This year I really worked a lot on Python web technologies so I came to appreciate all the work that the JetBrains team does to make all the little things (like running Django test server commands) incredibly easy. I essentially did all my Python development in Pycharm. I’ve had access to the paid JetBrains suite because of the work I’ve done for my open source project: Extra Life Donation Tracker. Since development has slowed a bit on there, I may not be able to renew the subscription. If that’s the case, there’s a big chance that I’ll start saving up some money for a Pycharm Professional license. The only real exception to using Pycharm for programming was when I was editing code on a server. There I would use vim or nvim (more on that later).
Just as last year, all my Ruby code was for Advent of Code. I used Rubymine. I, therefore, get a lot less out of Rubymine than I might if I were developing real projects in Ruby.
While a good chunk of my Go programming was for Advent of Go, I did give a shot at programming my DNS updating project in Go. Things didn’t go well since it JSON is a lot harder with Go than Python. I really love how Goland, which I used for AoC and the DNS project, knows about the standard libraries and will add imports for me if I use it within the code. If I lose access to the JetBrains toolbox, I hope I can configure VS Code, Kate, or Nvim to do something similar.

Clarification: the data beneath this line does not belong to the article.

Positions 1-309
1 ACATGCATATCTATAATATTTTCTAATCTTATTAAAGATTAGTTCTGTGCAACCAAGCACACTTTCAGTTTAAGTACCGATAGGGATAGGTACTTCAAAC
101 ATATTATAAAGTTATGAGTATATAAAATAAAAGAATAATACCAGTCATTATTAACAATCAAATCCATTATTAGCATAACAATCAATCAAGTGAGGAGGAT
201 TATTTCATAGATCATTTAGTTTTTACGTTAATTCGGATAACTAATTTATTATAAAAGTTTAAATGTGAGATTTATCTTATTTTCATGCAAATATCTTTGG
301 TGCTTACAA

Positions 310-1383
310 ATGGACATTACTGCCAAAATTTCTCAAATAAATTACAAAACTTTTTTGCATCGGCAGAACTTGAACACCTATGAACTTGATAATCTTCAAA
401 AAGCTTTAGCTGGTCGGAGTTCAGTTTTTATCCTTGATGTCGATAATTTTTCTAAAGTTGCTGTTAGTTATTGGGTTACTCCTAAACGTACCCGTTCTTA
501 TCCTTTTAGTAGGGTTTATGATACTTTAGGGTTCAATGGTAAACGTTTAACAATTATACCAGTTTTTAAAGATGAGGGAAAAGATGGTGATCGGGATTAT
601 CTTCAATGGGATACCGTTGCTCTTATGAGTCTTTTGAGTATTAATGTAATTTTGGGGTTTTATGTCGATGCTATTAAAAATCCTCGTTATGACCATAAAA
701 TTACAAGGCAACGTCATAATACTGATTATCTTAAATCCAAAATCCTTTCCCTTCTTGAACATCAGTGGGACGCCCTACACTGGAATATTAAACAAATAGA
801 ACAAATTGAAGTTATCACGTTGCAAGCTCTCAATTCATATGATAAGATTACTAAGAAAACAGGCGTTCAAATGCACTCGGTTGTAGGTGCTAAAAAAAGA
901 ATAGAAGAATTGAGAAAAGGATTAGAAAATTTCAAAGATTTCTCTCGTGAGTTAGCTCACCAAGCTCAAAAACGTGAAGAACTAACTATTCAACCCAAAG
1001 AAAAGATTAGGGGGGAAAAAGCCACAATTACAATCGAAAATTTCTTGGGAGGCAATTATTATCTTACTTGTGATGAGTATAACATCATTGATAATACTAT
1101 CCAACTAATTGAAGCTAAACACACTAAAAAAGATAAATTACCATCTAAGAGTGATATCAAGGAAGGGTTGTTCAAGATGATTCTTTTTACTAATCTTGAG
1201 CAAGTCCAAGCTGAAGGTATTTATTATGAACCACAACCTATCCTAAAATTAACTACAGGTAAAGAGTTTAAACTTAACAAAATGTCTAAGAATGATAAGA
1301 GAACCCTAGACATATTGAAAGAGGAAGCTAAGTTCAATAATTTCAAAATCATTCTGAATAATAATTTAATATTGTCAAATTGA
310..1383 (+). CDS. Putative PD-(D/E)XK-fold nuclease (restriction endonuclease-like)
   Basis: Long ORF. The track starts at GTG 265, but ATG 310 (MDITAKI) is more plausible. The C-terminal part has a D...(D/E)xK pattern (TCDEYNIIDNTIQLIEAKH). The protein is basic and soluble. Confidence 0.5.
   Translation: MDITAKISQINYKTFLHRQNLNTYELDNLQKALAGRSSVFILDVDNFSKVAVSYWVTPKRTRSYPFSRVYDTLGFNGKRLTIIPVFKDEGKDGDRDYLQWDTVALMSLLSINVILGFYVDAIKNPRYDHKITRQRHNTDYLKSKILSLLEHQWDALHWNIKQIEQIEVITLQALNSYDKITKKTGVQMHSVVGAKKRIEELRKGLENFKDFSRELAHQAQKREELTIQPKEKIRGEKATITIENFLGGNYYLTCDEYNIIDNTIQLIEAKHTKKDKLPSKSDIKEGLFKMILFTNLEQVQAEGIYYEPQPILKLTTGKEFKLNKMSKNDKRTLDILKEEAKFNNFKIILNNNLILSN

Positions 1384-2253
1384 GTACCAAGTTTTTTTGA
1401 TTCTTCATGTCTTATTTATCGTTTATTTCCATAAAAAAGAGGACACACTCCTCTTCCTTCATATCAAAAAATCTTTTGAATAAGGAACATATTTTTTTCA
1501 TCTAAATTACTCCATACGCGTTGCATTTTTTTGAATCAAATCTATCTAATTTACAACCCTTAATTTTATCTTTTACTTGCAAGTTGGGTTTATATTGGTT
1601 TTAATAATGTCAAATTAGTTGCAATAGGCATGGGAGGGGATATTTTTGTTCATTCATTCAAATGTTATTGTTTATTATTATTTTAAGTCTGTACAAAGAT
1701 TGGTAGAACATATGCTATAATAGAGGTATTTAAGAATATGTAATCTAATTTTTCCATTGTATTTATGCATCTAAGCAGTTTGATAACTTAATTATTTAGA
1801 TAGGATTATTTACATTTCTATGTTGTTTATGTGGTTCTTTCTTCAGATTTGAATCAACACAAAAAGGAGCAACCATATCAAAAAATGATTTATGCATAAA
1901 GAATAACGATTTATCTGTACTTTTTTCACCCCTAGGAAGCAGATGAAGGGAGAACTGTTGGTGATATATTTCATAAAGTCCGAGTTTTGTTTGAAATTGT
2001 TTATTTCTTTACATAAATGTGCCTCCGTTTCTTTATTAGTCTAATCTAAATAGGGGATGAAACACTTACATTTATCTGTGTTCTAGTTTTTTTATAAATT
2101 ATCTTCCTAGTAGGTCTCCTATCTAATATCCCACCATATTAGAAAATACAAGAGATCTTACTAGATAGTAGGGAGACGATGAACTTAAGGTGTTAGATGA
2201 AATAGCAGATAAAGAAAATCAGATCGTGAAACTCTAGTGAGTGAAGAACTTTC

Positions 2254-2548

Programming Language independent
I actually didn’t use Kate much this year. Most of my Python code was part of a project large enough to involve Pycharm or small enough to do in vim or nvim. I believe I did use it a bit early in the year for Perl and Haskell in Advent of Code.
I’d previously been using Mu to program CircuitPython for the various Adafruit boards I own. But it was pretty barebones and not a joy to use. Then I saw John Parks (of Adafruit) using Atom on an Adafruit video. I found out that it had plugins to connect to the Adafruit boards and work just as well with CircuitPython as Mu did, but in a more modern interface. I used it to work with my MagTag and Funhouse boards and all was well. (But hold that thought!)
Then in June I decided to finally give VS Code a try. Whenever Michael Kennedy (of Talk Python and Python Bytes) asks folks what editor they use, it seems to be a tie between Pycharm and VS Code. After using it for a while, I was a bit on the fence about whether I preferred it to Kate for small projects.
But then in June I found out that Github was sunsetting Atom. In retrospect, this was not surprising since Microsoft owns Github. Microsoft had developed VS Code as a follow-on (a fork?) of Atom, so why maintain two codebases? (Another article about the transition) Luckily for me, there’s a VS Code Circuit Python add-on. I have used it a few times. It’s not as easy to reconnect a board to the serial terminal window as it was in Atom, but overall it works very well for developing CircuitPython. I would *love* to see Adafruit throw some developers at this, but I think both they and Arduino see the future in web-based IDEs.
I got into JetBrains’ Fleet beta preview. Fleet is their answer to VS Code and the interface looks more like VS Code than a typical JetBrains IDE. I made a video where I took a look at Fleet.